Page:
Koh’s lawsuit against police goes forward
Koh Hyungseok was recently found not guilty by a Cook County jury of the murder of his son, Paul Koh, in their Northbrook home. | File photo
Updated: January 28, 2013 3:08PM
NORTHBROOK — A federal lawsuit alleging violation of the constitutional rights of Hyungseok Koh and his wife, Eunsook, filed against eight Northbrook police officers and one Wheeling police officer will now move forward.
The suit, filed in 2011 by Elliott R. Zinger & Associates of Chicago, had been stayed until a verdict was reached in the case.
Koh, a Northbrook resident, had been accused of the April 16, 2009, stabbing death of his son, Paul, in their Birch Road home. And on Dec. 17 in the Cook County Court House in Skokie, Koh was found innocent of all charges during a jury trial in front of Circuit Court Judge Garrett Howard.
Prosecutors had contended that Hyungseok had murdered his son, because of his irresponsible behavior, while defense attorneys argued that Paul killed himself because of depression and other mental health challenges.
Koh, now 60, had been held almost three years in Cook County Jail on a $5 million bond until he was released Dec. 18.
“I was waiting for him at the door at 1:30 a.m. He was very happy and he is looking forward to getting his life back,” Zinger said.
The suit filed by Zinger stated that about 3:30 a.m. on April 16 Koh twice called 911, hysterically reporting in broken English that he needed emergency help for his son. Police arrived to find Paul dead, with large lacerations to his head, throat, face, chest and hands. Next to him was a large knife.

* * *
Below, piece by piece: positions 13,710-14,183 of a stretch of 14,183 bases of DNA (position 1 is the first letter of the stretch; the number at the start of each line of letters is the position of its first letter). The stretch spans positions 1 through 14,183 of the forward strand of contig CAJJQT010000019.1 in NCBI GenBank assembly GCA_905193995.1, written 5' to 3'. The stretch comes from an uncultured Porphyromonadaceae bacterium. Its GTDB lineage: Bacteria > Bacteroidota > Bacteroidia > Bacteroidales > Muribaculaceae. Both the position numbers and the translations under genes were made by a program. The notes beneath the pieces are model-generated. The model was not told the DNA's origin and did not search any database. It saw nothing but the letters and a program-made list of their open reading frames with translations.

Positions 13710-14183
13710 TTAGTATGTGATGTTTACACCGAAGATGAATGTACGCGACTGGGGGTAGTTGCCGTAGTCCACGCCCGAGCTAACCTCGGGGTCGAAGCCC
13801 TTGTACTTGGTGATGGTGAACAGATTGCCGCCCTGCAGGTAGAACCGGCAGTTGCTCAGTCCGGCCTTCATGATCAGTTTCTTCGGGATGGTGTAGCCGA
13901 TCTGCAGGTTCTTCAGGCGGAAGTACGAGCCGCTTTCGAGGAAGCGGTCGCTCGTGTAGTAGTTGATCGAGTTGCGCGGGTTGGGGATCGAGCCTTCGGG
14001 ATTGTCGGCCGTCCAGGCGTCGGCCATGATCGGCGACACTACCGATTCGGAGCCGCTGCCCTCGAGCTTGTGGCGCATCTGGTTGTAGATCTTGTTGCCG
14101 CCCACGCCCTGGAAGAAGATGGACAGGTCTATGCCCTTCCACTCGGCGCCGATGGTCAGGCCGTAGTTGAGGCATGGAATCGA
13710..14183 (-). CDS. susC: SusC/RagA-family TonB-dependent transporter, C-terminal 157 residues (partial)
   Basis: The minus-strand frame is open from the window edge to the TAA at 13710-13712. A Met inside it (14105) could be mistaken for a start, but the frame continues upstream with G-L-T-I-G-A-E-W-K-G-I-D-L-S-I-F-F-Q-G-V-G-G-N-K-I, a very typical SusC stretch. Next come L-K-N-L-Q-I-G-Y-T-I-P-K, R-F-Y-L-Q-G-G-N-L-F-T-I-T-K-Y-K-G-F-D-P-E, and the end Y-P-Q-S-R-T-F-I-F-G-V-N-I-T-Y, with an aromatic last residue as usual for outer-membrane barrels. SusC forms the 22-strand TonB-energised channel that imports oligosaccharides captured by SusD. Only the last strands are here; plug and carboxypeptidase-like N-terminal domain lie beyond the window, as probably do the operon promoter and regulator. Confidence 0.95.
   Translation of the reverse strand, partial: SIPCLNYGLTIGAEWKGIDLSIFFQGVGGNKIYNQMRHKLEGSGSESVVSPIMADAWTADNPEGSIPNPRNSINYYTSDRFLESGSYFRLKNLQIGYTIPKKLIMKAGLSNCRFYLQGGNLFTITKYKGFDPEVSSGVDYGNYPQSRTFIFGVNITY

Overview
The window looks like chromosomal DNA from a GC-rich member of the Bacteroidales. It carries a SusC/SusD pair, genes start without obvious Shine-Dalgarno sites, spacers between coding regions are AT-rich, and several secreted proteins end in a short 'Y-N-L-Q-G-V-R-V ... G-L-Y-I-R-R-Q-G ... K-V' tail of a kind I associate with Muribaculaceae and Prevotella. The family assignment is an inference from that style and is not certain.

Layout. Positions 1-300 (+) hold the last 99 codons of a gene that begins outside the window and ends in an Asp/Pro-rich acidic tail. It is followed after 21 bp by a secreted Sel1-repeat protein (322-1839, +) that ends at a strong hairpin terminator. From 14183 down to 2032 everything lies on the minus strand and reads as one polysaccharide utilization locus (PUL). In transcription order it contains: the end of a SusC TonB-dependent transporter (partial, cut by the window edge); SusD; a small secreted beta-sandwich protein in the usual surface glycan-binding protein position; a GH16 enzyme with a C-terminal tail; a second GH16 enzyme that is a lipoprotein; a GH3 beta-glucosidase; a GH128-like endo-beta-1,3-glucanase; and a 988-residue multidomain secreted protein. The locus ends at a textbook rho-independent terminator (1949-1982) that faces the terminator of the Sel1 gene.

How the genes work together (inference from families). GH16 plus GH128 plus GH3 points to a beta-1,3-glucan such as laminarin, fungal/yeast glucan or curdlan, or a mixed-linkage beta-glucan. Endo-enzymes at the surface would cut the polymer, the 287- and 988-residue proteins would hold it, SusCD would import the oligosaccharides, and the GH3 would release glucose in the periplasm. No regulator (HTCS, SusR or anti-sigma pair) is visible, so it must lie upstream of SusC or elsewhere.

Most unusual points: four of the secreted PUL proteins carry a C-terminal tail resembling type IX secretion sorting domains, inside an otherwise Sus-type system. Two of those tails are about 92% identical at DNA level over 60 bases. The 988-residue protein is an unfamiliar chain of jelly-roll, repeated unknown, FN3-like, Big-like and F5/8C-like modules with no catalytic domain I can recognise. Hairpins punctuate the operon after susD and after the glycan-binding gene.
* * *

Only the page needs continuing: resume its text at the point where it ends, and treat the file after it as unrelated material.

“Large amounts of blood were found in the dining room, living room and foyer, but no tracks of bloody footprints were discovered either going up to the bedroom or leaving the residence,” according to the suit.
At the time, Paul was 22 years old, 5 feet 8 inches tall and weighed about 195 pounds, while his father, then 56, was 5 feet 6 inches tall and about 160 pounds. But there was not a single serious wound, cut, bruise or abrasion found on Hyungseok’s body, nor a significant amount of blood on his clothing, the suit stated.
Police had no forensic evidence that “would have led a reasonable person to believe that Hyung Seok or his wife, Eunsook, committed any crime prior to officers transporting them to the police station,” according to the suit.
Koh, who was born in Korea and speaks limited English, had been interrogated for several hours without a Korean interpreter. Only Wheeling Officer Sung Phil Kim, who is of Korean descent, but admittedly not fluid in the language, came to his “assistance,” the suit said.
Koh was never told he was free to leave the police station and not allowed to consult with his family, friends or pastor, though he asked to do so several times, according to the suit. And Koh was detained for about nine hours before his attorney arrived and halted the interrogation, it added.
Terri Mascherin of Jenner and Block, who defended Koh during his trial, said jury members told her after the trial that they decided he was innocent because there was no physical evidence connecting Koh to his son’s death.
“I hope that Mr. Koh will be able to regain his normal life, reacquaint himself with his family and adjust from a very traumatic period,” she added.
The legal suit alleged that the Kohs suffered violations of their constitutional rights, emotional anxiety, humiliation, fear, monetary loss, pain and suffering, Because of the alleged false arrest, coercive interrogation and conspiracy against Koh and his wife, the suit demanded a jury trial and a judgement of $100,000 compensatory damages, as well as $50,000 punitive damages, plus attorneys’ fees and costs.
Police Chief Charles Wernick did not return calls for comment. Cheryl Fayne-dePersio, the village’s communications manager, said that the village will not make a statement because of pending litigation.
Named in the suit besides Wernick were: Detectives Mark Graf and John Ustich, Commanders Roger Eisen and Scott Dunham, and Officers Matthew Johnson, Bryan Meents and Keith Celia. Also named was Wheeling Police Officer Sung Phil Kim.